Launching a startup (1): how to find and test a lucrative idea

Launching a startup (1): how to find and test a lucrative idea

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I am an entrepreneur and investor. For years I have been learning how to start, grow and capitalize on a business from books and especially from experience. Therefore, I will introduce you to a series of articles that examine the problem of startups from different angles. Much of the considerations I will formulate are based on my own experience, although I will often mention things from the published literature, which I continue to consult. And to start the discussion about startups, I can only begin with the basic ideas.

In today’s dynamic world of entrepreneurs, every business starts from an idea. Suppose in certain parts of the globe or certain economic areas some people receive “exclusive properties” from employers, parents, or more or less occult structures. In that case, productive businesses can only be born by identifying a market need to apply an effective solution.

How to find a lucrative idea

 

Ideas seem somewhat spontaneous. And so they are, to a large extent, but different creativity techniques favour their appearance:

Look for the solution to a problem. The entire fintech market, in which I work through the CAPEX.com brand, responds, for example, to the need of the Millennial generation to trade the most diverse assets from anywhere, at any time of the day or night. Thomas Alva Edison was very successful with the invention of the light bulb for a straightforward reason: the world needed a brighter source of light than gas lamps. Such needs or problems are encountered everywhere, in everyday life. Sterling Seizert, an American investor, recommends keeping a journal of issues and looking for the best one for your business.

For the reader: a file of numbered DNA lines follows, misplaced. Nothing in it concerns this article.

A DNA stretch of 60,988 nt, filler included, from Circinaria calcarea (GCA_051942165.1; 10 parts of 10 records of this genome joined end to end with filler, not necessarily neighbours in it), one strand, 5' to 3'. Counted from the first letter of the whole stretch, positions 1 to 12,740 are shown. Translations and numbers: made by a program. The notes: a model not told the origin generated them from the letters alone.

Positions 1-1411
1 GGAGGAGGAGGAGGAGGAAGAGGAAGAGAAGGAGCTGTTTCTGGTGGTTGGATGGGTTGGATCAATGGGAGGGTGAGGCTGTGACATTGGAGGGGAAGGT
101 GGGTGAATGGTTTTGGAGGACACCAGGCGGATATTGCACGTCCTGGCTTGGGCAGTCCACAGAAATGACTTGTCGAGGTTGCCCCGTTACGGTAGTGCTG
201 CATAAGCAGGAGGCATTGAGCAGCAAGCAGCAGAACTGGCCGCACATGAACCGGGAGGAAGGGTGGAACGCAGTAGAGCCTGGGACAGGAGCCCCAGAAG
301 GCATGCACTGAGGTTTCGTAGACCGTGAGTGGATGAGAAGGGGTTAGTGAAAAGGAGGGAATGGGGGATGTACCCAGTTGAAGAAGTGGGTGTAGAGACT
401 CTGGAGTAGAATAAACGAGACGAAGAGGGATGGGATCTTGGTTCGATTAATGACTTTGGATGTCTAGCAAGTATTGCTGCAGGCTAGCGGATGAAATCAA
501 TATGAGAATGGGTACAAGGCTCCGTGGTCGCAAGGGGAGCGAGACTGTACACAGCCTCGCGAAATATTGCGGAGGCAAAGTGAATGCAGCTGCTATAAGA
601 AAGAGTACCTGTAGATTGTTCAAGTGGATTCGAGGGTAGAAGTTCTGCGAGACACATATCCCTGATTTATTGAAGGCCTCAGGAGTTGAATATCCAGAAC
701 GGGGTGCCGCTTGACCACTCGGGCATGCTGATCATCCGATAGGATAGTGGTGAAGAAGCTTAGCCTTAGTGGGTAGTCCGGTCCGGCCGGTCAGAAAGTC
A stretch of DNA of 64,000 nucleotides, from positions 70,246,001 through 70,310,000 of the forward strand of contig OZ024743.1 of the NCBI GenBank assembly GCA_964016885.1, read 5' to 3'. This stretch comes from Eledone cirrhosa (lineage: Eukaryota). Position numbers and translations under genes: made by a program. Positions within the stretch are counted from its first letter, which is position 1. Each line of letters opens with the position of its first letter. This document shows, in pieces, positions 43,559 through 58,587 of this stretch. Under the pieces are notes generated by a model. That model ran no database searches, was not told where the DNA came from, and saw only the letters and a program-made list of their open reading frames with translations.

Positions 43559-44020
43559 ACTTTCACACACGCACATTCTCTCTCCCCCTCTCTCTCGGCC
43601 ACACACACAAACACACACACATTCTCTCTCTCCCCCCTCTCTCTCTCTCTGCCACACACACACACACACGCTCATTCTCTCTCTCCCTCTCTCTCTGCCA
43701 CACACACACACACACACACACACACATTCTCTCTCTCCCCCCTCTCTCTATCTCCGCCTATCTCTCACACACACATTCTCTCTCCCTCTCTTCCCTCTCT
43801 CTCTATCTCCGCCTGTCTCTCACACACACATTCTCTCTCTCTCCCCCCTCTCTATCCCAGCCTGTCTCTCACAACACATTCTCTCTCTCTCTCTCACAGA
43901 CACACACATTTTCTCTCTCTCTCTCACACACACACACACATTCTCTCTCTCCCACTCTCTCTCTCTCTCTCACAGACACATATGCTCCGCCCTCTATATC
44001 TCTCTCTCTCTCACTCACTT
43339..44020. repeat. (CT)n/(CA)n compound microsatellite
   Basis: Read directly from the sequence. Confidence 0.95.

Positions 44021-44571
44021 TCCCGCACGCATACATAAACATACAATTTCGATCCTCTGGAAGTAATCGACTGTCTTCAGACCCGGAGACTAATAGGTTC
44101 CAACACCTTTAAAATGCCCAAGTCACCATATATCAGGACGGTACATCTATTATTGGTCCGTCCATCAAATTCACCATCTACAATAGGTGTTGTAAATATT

solution-to-problem

Is it a personal problem? Good. Suppose you are horrified by the overcrowded city, and you prefer to travel by a different means than your car. The tiny vehicles move much faster than taxis or Ubers. You guessed it, we’re thinking about electric scooters or scooters. Travis VanderZanden founded Bird, one of the most successful e-scooter startups, after noticing that his girls are not excited about the bikes they received for Christmas and return to the scooters they already had. This made him think, “Why not a scooter for adults?”

Is there such a thing as bad ideas? Most certainly, yes. Paul Graham, the co-founder of the Y-Combinator business incubator, gives us an example of a social network for pet owners. The potential users of such a network are numerous. But such a network has a big problem: it does not respond to a need and does not solve a specific problem. An idea should be refined to be successful. A platform that connects pet owners with veterinarians? Pet exchange? Beauty contest for dogs? Only now can we start talking about viable startup ideas.

no-bad-ideas

How many types of ideas are there? “Forbes” mentions three. Spontaneous ideas, of which we have already talked about, are the ones that come out of a sudden, at the strangest of times. They can be valuable, even if they can be stimulated. There are also insider ideas, which are born from experience in a specific business. Returning to the example of VanderZanden, it is worth mentioning that the founder was successful working for Uber and Lyft in a domain of expertise close to the startup he launched, Bird. And finally, we can talk about deliberate ideas, which start from the desire to launch a startup. To give you a personal example, after several years of activity in the fintech industry, I was curious what a market with a lower yield but more constant in evolution looked like. Real estate was an obvious option, but I realized that you must behave differently than speculatively anyway to be successful in this market. In the first decade of the 2000s, the real estate craze and the sub-prime crisis were history when I decided to invest. You could not simply buy to sell for a profit the next day. We stress out the concept of added value because real estate acquisitions do not make sense if they are not followed by arrangements, related services and the creation of a portfolio of quality tenants. We have invested a lot in financial resources and working hours to get even more benefits. Without doing so, I would certainly have lost.